Results 1  10
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26
Time varying graphs and social network analysis: Temporal indicators and metrics
 Artificial Intelligence and Simulation of Behaviour (AISB
, 2011
"... Abstract. Most instruments formalisms, concepts, and metricsfor social networks analysis fail to capture their dynamics. Typical systems exhibit different scales of dynamics, ranging from the finegrain dynamics of interactions (which recently led researchers to consider temporal versions of dista ..."
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Cited by 14 (6 self)
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Abstract. Most instruments formalisms, concepts, and metricsfor social networks analysis fail to capture their dynamics. Typical systems exhibit different scales of dynamics, ranging from the finegrain dynamics of interactions (which recently led researchers to consider temporal versions of distance, connectivity, and related indicators), to the evolution of network properties over longer periods of time. This paper proposes a general formal approach to study networks’ structural evolution for both atemporal and temporal indicators, based respectively on sequences of static graphs and sequences of timevarying graphs that cover successive timewindows. All the concepts and indicators, some of which are new, are expressed using a timevarying graph formalism recently proposed in [10]. Experimental results of the application of atemporal metrics applied to a portion of the scientific community of arXiv are provided. 1
RoleDynamics: Fast Mining of Large Dynamic Networks
 In LSNAWWW
, 2012
"... To understand the structural dynamics of a largescale social, biological or technological network, it may be useful to discover behavioral roles representing the main connectivity patterns present over time. In this paper, we propose a scalable nonparametric approach to automatically learn the str ..."
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Cited by 11 (3 self)
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To understand the structural dynamics of a largescale social, biological or technological network, it may be useful to discover behavioral roles representing the main connectivity patterns present over time. In this paper, we propose a scalable nonparametric approach to automatically learn the structural dynamics of the network and individual nodes. Roles may represent structural or behavioral patterns such as the center of a star, peripheral nodes, or bridge nodes that connect different communities. Our novel approach learns the appropriate structural “role ” dynamics for any arbitrary network and tracks the changes over time. In particular, we uncover the specific global network dynamics and the local node dynamics of a technological, communication, and social network. We identify interesting node and network patterns such as stationary and nonstationary roles, spikes/steps in rolememberships (perhaps indicating anomalies), increasing/decreasing role trends, among many others. Our results indicate that the nodes in each of these networks have distinct connectivity patterns that are nonstationary and evolve considerably over time. Overall, the experiments demonstrate the effectiveness of our approach for fast mining and tracking of the dynamics in large networks. Furthermore, the dynamic structural representation provides a basis for building more sophisticated models and tools that are fast for exploring large dynamic networks.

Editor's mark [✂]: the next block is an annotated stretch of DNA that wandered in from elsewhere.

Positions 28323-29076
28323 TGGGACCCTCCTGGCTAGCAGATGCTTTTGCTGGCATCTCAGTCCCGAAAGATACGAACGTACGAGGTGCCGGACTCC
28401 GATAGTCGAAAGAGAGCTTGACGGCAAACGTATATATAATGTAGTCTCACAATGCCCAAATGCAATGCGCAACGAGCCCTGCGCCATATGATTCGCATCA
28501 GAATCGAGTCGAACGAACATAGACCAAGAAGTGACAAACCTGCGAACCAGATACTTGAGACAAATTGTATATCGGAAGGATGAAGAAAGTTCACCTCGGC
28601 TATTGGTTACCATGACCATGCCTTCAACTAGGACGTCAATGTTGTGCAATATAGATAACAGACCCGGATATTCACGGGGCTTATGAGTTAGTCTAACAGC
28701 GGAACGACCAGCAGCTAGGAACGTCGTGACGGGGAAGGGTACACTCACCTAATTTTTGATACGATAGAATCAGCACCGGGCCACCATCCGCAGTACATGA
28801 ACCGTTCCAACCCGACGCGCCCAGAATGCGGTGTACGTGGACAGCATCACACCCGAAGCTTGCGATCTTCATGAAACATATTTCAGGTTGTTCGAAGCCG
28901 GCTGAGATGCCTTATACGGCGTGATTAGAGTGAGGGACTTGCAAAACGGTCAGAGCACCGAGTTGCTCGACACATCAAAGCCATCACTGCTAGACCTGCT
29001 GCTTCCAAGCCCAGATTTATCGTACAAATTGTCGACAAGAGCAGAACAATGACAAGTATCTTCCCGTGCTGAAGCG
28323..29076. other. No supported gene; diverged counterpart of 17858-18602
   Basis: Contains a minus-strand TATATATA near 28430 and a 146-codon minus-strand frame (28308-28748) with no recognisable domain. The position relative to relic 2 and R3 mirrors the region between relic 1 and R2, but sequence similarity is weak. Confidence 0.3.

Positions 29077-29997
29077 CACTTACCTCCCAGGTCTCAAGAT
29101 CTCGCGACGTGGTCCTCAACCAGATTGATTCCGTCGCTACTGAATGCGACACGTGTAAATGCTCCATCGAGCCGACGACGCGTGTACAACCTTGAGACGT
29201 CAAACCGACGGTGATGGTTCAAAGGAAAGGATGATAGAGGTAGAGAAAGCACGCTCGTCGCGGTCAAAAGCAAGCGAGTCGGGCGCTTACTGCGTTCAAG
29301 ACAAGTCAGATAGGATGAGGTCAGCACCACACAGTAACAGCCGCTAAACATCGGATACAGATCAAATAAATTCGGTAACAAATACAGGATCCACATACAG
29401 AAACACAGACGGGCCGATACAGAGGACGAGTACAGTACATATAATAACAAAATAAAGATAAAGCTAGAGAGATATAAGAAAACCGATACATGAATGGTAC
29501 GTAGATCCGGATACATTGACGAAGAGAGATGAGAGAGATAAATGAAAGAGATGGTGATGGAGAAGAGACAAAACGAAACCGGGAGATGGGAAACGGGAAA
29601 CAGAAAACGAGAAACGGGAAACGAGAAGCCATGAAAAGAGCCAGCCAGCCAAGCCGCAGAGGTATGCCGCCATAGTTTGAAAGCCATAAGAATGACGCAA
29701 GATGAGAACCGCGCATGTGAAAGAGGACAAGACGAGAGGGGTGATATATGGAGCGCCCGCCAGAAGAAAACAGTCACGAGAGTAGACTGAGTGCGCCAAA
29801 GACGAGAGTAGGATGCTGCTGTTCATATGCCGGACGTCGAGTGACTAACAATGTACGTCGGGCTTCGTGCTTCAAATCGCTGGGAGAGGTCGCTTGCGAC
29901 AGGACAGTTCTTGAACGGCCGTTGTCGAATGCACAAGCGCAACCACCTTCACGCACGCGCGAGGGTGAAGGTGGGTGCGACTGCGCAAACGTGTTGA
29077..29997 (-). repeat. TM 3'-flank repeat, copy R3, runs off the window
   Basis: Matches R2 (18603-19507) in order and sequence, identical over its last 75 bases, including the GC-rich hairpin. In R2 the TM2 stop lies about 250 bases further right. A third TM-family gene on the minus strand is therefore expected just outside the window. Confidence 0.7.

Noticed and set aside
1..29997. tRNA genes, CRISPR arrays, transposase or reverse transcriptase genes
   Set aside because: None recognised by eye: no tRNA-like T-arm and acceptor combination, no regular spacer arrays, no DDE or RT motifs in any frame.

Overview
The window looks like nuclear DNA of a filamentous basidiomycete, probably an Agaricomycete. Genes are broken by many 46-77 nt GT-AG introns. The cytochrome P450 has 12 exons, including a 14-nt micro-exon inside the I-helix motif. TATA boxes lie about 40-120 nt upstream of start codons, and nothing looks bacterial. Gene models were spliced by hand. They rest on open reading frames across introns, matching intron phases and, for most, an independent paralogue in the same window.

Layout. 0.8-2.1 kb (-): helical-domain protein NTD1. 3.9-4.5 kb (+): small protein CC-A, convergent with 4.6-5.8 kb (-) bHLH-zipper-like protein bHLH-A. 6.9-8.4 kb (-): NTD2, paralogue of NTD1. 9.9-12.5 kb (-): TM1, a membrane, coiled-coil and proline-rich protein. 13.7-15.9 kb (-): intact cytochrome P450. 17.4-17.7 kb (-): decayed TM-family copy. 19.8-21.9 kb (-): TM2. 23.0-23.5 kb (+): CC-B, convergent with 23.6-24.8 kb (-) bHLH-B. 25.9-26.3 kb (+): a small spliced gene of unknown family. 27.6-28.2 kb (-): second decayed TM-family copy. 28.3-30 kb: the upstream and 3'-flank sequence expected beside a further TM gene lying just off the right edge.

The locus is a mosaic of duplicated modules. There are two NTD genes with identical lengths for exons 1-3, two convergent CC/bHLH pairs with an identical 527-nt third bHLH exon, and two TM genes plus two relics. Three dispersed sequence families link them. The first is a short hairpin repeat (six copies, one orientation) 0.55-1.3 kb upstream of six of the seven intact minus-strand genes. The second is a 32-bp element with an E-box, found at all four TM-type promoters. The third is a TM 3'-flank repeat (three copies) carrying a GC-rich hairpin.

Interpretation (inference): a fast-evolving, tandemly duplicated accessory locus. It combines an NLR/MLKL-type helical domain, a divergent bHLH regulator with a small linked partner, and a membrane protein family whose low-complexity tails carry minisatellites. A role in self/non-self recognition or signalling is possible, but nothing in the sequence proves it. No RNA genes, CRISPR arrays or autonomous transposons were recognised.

The Genetic Algorithm as a General Diffusion Model for Social Networks
"... Diffusion processes taking place in social networks are used to model a number of phenomena, such as the spread of human or computer viruses, and the adoption of products in ‘viral marketing ’ campaigns. It is generally difficult to obtain accurate information about how such spreads actually occur, ..."
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Cited by 11 (0 self)
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Diffusion processes taking place in social networks are used to model a number of phenomena, such as the spread of human or computer viruses, and the adoption of products in ‘viral marketing ’ campaigns. It is generally difficult to obtain accurate information about how such spreads actually occur, so a variety of stochastic diffusion models are used to simulate spreading processes in networks instead. We show that a canonical genetic algorithm with a spatially distributed population, when paired with specific forms of Holland’s synthetic hyperplanedefined objective functions, can simulate a large and rich class of diffusion models for social networks. These include standard diffusion models, such as the independent cascade and competing processes models. In addition, our genetic algorithm diffusion model (GADM) can also model complex phenomena such as information diffusion. We demonstrate an application of the GADM to modeling information flow in a large, dynamic social network derived from email headers.